In my last column, I spoke about trying to understand the business side of podcasting, as someone who has zero background in this area, but this month I decided to challenge myself in a new way: I tried my hand at editing a podcast trailer.
It’s safe to say that my audio and video skills aren’t exactly advanced - I don’t have much editing experience apart from the basic Adobe Audition and Premiere Pro skills I learned over the course of my university degree and my short-lived attempt at becoming a YouTuber (please don’t Google that).
However, I figured that since I’m now a part of the podcasting industry, it couldn’t hurt to freshen up those skills, and the easiest place to start would be to edit a podcast trailer… Or so I thought. We’ve spoken about podcast trailers multiple times on PodPod, and even interviewed The Diary of A CEO’s head of trailers Ant Smith about his magical editing skills, so it felt reasonably manageable. Alas, naivety can only get you so far and I soon discovered that it’s actually not as easy as I thought.
Editing a trailer for a podcast in its pre-launch phase seems straightforward enough - you need to introduce the name of the podcast, the hosts, a brief description, maybe a guest teaser, and even play around with sound design if you’re feeling snazzy. Editing a trailer when you’re already nearly a year into a podcast with 30-plus episodes is a bit more intimidating. Where do I even start? What are the best episodes to highlight? How do I put into words how great this podcast is?
So I did what anyone else would do in my situation - and went straight to Google. After doing some research into the generally-accepted best practices for nailing a podcast trailer, I decided to learn from previous examples. I found as many real-world podcast trailers as I could get my hands on, and binge listened to 10 different ones for inspiration.
Once I had an idea of what I wanted to do with the trailer, the next step was to outline it. I knew that I wanted to have brief highlights from some of our latest episodes that show the diversity of our guests’ backgrounds, while also retaining the humour and light-hearted tone of the podcast.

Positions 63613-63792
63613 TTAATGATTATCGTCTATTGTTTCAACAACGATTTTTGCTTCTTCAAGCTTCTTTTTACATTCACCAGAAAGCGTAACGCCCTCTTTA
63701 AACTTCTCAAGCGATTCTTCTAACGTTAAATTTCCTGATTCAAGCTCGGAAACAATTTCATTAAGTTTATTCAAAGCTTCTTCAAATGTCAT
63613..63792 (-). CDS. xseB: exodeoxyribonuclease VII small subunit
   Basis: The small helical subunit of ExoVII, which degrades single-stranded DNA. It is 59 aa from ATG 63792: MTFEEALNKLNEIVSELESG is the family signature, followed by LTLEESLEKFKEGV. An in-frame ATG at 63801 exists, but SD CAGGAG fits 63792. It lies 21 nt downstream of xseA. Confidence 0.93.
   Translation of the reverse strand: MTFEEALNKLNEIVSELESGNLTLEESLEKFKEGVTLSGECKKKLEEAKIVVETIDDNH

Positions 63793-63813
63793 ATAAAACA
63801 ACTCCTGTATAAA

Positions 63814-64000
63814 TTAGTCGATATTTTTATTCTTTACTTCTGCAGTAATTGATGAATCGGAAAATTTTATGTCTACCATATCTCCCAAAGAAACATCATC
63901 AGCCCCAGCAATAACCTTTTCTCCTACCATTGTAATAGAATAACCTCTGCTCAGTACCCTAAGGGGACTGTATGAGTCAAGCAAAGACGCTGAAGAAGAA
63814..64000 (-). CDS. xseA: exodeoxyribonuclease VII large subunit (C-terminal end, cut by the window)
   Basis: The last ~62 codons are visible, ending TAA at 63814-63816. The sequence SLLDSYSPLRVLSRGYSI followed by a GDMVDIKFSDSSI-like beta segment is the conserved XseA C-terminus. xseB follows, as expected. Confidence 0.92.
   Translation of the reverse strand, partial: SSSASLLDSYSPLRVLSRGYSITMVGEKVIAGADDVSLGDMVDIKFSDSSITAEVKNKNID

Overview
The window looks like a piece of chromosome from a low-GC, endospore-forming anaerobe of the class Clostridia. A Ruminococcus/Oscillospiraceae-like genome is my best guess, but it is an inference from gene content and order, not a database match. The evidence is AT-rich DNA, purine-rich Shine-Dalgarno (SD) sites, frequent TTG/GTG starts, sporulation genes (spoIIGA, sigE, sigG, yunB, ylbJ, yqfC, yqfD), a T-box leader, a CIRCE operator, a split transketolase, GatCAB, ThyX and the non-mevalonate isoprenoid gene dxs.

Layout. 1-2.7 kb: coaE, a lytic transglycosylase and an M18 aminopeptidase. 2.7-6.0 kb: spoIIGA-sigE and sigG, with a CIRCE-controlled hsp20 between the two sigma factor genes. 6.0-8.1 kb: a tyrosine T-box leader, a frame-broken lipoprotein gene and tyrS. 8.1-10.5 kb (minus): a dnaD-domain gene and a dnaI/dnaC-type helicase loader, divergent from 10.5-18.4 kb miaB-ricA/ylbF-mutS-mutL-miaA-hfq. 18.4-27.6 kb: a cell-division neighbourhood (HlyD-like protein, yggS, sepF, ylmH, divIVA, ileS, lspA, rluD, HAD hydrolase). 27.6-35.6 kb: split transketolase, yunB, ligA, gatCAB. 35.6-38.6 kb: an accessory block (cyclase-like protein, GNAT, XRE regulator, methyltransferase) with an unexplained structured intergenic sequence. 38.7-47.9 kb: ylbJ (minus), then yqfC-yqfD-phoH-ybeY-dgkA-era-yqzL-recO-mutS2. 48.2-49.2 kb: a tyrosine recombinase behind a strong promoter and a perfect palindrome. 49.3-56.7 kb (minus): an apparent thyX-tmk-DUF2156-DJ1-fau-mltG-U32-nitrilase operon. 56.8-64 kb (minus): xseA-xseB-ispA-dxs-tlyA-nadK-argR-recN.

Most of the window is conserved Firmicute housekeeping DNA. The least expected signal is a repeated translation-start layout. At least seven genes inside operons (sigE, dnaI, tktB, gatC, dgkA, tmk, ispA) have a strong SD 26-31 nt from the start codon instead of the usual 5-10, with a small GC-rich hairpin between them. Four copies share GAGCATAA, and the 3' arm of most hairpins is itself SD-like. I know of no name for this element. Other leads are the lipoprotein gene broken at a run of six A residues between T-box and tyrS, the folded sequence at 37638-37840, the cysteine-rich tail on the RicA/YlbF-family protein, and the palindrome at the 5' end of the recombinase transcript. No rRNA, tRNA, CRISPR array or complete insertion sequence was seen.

One of the first things most guides tell you to do is to write a script, but I ignored that, thinking that I can manage without, only to find out that I was so so wrong. It’s safe to say it took me nearly a whole afternoon to look through old transcripts and pick out the best one-liners from these episodes - not to mention the time it took to edit them down in Audition - but I ended up being relatively happy with the results. The trick is to not be too precious with the audio and to harshly cut down anything that feels too long, because it’s surprisingly easy to end up with a trailer that’s over five minutes.
Even after editing down all the clips, I still had to go back to script and record some more links to ensure the entire package made sense - which actually made the editing flow a lot smoother. I did also face another setback when I realised that the majority of my audio files were in the wrong setting, meaning I had to go back and edit each individual cut I made - a mistake I’ll definitely never be making again. Eventually, after some feedback and one or two minor revisions, I ended up with a cohesive one-minute product that I was happy with.
If I’m being completely honest, though, I’m not sure how effective the trailer will be in terms of attracting new listeners. During a session at the Radio Academy Festival on podcast discoverability, freelance podcast strategy consultant and former head of podcasts for Apple Danni Haughan said that trailers only really work during the build up of a show before it launches. On the other hand, industry figures like Arielle Nissenblatt have spoken before about the value of updating trailers throughout a show’s lifecycle, and for podcasts like The Diary of A CEO, trailers are a key driver for promoting new episodes thanks to the unique and creative way they’re put together.
Still, even if you’re not planning to make it a central part of your promotion, I’d recommend experimenting with editing a trailer as an exercise, because it really makes you look back at the highlights from your show and reminds you what the message and tone of your podcast is supposed to be - and if it happens to bring in new listeners too, then that’s just a plus.